Charles I Seal Top Silver Communion Spoon - Daniel Cary, First Fifteen London Spoonmaker   
Daniel Cary, London 1639

A Charles I silver seal top communion spoon, which has holes in the bowl for straining communion wine. The seal top has the original initials "C over A=L", which is quite crudely engraved. The baluster seal top has traces of gilding, and is attached with a V-shaped joint, as is usual with London spoons. The hexagonal stem is tapered, joined to the bowl with a small rat tail. The fig shaped bowl is quite deep, and has been punched with holes in 3 concentric circles. The bowl is struck with the crowned leopard's head, the crown is clear, but the face is worn. The 3 hallmarks on the stem are clear, and include sterling lion, date letter B for 1639 and maker's mark D enclosing C for Daniel Cary. Cary was a prolific spoon maker. He worked between 1604 and 1639, he died in 1641. Cary is one of the "First Fifteen London spoon makers 1580 - 1697" As identified by Tim Kent in his book "London Silver Spoonmakers", which we highly recommend. Steven Venables, another notes spoon maker, was one of Cary's appren...

17th Century Provincial Seal Top Spoon - Taunton
Unknown, West Country, probably Taunton C 1640
$ 1 950.00

A provincial silver Seal Top spoon, with an acanthus baluster seal top, which is probably a Taunton casting. The seal top is well made, and has remnants of gilding throughout, especially in the recessed areas. The stem is flattened hexagonal, and the bowl is the traditional fig shape, and it has a small rat-tail . The seal top has remnants of prick engraving, some pricks clearly visible, but not enough to read what was engraved. The spoon bowl itself is the traditional shape, with deep bowl, curving down from the stem. The spoon is struck 3 times by the same makers mark, once in the bowl and twice on the stem. The marks are not very clear, either they are worn or more probably struck with a worn punch. The punch has a rough shield shape with irregular edge, with a trifid top edge (Poole, Identifying British Silver, punch shapes, pg 15). The figure in the punch has a smaller roughly circular shape on top of a larger circular shape, our imagination runs to a crown over rose, piece of fruit or even a bird (with ...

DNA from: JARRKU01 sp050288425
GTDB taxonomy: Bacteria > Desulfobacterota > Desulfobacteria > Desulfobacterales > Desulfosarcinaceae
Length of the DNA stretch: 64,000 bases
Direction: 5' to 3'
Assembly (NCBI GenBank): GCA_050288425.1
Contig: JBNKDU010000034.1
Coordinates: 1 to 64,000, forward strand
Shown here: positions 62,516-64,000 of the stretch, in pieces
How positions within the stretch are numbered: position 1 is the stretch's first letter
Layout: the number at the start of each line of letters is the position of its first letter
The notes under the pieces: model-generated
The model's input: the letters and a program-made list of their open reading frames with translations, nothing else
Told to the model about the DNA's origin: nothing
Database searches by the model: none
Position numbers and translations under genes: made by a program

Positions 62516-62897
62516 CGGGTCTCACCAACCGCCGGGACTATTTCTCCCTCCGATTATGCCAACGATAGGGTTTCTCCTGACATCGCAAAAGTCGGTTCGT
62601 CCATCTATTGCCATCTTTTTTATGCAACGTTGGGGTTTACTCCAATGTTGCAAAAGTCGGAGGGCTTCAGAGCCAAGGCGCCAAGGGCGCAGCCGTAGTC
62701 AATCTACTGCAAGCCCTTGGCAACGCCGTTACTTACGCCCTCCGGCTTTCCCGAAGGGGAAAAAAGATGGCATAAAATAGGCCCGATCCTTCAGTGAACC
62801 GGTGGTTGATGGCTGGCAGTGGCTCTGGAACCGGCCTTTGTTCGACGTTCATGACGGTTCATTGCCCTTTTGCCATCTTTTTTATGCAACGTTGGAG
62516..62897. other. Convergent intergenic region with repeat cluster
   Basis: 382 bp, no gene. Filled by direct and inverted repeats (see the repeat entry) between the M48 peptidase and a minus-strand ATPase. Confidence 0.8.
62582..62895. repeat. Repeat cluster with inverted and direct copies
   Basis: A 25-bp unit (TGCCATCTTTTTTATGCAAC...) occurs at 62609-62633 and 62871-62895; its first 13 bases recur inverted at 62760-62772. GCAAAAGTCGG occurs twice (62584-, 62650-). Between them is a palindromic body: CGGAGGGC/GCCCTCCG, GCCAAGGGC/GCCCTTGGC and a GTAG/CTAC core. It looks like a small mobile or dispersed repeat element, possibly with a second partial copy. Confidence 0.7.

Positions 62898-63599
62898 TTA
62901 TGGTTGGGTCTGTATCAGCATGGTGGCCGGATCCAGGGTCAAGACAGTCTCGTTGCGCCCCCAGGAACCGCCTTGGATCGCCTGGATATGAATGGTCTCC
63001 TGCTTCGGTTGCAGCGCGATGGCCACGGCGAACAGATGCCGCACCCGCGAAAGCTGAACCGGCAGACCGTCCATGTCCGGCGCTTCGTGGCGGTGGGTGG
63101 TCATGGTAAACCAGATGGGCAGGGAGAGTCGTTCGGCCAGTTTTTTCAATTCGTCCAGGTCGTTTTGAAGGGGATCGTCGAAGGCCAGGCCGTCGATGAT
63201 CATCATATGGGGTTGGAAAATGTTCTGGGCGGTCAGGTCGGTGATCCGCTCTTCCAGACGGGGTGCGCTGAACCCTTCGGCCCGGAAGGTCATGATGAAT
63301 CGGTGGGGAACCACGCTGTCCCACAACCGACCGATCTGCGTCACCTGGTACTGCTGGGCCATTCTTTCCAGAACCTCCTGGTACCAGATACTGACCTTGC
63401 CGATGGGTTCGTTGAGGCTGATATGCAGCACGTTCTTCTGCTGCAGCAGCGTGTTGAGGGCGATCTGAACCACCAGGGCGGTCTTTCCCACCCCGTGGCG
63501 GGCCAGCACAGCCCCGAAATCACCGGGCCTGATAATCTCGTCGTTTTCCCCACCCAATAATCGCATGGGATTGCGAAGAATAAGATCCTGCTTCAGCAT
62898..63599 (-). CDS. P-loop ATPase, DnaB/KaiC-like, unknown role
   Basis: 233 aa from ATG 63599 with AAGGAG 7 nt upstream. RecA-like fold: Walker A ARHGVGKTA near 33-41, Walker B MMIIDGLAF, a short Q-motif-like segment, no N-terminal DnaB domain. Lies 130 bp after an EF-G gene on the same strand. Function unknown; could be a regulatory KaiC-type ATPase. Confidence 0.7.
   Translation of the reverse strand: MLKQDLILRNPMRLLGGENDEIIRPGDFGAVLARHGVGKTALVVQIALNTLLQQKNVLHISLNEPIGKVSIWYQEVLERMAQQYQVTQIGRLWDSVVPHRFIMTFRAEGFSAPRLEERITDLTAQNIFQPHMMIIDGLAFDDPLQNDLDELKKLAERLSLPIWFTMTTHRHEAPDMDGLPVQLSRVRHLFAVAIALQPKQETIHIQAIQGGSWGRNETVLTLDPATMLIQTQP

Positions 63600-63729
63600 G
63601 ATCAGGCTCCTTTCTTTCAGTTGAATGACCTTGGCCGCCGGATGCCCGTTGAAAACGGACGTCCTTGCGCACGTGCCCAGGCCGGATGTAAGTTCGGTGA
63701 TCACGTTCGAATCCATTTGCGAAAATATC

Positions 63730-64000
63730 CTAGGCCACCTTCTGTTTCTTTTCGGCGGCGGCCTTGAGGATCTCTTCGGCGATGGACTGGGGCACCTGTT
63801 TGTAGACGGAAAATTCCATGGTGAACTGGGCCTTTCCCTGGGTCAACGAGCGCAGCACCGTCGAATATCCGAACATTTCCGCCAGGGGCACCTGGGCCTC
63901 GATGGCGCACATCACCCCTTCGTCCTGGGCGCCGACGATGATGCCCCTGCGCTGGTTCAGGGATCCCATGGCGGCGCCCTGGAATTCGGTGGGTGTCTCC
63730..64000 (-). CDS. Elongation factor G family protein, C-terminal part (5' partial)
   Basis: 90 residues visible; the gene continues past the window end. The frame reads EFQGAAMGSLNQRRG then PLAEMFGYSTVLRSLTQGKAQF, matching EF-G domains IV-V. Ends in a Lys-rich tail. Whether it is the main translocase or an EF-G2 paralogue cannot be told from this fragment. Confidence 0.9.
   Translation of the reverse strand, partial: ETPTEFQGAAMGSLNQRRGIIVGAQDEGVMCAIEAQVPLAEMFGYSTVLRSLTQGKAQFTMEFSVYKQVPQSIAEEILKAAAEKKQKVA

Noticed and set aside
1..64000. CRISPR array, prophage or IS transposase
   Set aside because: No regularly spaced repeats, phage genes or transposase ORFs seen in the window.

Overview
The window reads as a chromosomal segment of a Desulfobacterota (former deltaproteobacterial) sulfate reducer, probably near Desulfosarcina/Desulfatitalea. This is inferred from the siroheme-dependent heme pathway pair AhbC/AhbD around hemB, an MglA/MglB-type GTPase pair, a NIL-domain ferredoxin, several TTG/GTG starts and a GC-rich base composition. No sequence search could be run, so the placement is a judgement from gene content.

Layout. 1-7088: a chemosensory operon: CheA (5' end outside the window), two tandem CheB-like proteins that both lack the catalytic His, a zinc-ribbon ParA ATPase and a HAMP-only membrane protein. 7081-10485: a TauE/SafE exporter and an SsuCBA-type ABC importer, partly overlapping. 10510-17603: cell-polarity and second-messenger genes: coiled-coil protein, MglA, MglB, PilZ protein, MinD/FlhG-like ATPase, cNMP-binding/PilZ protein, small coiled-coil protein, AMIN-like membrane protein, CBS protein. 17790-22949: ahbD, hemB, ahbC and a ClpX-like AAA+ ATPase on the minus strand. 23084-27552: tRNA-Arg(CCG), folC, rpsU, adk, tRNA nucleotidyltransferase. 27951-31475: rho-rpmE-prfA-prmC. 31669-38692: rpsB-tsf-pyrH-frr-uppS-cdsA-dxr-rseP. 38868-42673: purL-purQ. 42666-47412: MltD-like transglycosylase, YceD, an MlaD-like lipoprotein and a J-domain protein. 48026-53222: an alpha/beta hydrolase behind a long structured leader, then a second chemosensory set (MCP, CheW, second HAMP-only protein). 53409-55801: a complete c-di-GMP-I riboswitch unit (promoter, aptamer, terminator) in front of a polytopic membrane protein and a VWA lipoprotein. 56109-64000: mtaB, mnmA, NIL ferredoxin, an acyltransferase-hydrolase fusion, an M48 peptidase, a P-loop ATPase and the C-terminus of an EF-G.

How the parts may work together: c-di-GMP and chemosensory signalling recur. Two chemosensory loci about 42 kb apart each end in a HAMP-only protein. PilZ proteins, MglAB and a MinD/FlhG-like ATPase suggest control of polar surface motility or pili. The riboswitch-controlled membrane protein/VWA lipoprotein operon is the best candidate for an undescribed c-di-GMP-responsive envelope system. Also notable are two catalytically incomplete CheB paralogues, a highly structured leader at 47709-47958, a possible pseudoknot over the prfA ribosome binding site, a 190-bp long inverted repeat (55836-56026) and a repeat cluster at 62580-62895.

Rare Rattail Brittania Silver Hanoverian Serving Ladle - George I   
Gabriel Sleath, London 1719

An extremely rare, Brittania silver, rattail soup ladle in the Hanoverian pattern, of good gauge. The patination on the ladle is lovely, and the bowl, rattail and handle are in proportion, with no sign of alteration. The ladle has the initials E*G scratch engraved on the back of the handle. The stem rises at a sharp angle (almost 90 degrees) to the bowl, the characteristics of a ladle as opposed to a spoon. Snodin (English silver spoons, 1974, pg 46) describes the earliest ladles as dating from the 1730's, this is a rare early example. The hallmarks are worn but visible, the makers mark is very worn, with only the outline of the shield and a ghosting of the makers initials visible. The date letter is poorly struck, but visible enought to determine D from 1719 fairly confidently. Given the wear on the makers mark, an interesting debate has ensued as to the maker. The first letter is definitely S, the second is unclear, the distinctively shaped shield surrounding the makers mark is clearly visible. We had origi...

Commonwealth Silver Child's Puritan Spoon - Steven Venables   
Steven Venables, London C 1650

An extremely rare child's puritan spoon, dating back to the Commonwealth period, when Oliver Cromwell was Lord Protector of England. The spoon has a flat stem with straight sides, and a curved spade shaped bowl. The spoon also has a small V shaped drop. The puritan spoon replaced the slip-top spoon (with hexagonal stem and fig shaped bowl) during the early Commonwealth period, and gained it's name from Cromwell's Puritan soldiers opposed to King Charles I, who considered the more elaborate Apostle spoons "irreverant" (Gask, Old Silver Spoons of England, pg 92). Given that so much silver was melted down during and after the English civil war, Puritan spoons are rare, and the smaller children's puritan spoons are extremely rare. A very similar spoon to this, described as "Rare Charles I child's puritan spoon, 1646, exhibited in Cardiff Museum" was sold as lot 35 of the famous "Alexander James Collection of Early English Silver Spoons", Phillips 1979, with an estimate of GBP 500-600. Steven Venables worked in L...